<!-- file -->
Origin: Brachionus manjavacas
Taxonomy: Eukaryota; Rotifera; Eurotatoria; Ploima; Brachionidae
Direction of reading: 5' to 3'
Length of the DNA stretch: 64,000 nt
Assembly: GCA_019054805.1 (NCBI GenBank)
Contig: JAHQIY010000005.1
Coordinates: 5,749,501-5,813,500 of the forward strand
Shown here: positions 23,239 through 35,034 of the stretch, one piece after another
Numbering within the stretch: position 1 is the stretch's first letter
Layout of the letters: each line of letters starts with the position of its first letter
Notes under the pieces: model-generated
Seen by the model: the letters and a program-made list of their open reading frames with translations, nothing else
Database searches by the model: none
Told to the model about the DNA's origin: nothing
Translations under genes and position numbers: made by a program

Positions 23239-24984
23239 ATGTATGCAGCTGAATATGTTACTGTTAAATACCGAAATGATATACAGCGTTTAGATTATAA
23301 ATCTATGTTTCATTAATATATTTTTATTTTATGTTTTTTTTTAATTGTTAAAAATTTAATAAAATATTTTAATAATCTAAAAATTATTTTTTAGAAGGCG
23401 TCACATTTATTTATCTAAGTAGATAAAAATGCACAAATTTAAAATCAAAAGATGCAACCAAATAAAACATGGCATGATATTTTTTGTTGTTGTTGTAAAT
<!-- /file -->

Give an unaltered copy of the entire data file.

Origin: Brachionus manjavacas
Taxonomy: Eukaryota; Rotifera; Eurotatoria; Ploima; Brachionidae
Direction of reading: 5' to 3'
Length of the DNA stretch: 64,000 nt
Assembly: GCA_019054805.1 (NCBI GenBank)
Contig: JAHQIY010000005.1
Coordinates: 5,749,501-5,813,500 of the forward strand
Shown here: positions 23,239 through 35,034 of the stretch, one piece after another
Numbering within the stretch: position 1 is the stretch's first letter
Layout of the letters: each line of letters starts with the position of its first letter
Notes under the pieces: model-generated
Seen by the model: the letters and a program-made list of their open reading frames with translations, nothing else
Database searches by the model: none
Told to the model about the DNA's origin: nothing
Translations under genes and position numbers: made by a program

Positions 23239-24984
23239 ATGTATGCAGCTGAATATGTTACTGTTAAATACCGAAATGATATACAGCGTTTAGATTATAA
23301 ATCTATGTTTCATTAATATATTTTTATTTTATGTTTTTTTTTAATTGTTAAAAATTTAATAAAATATTTTAATAATCTAAAAATTATTTTTTAGAAGGCG
23401 TCACATTTATTTATCTAAGTAGATAAAAATGCACAAATTTAAAATCAAAAGATGCAACCAAATAAAACATGGCATGATATTTTTTGTTGTTGTTGTAAAT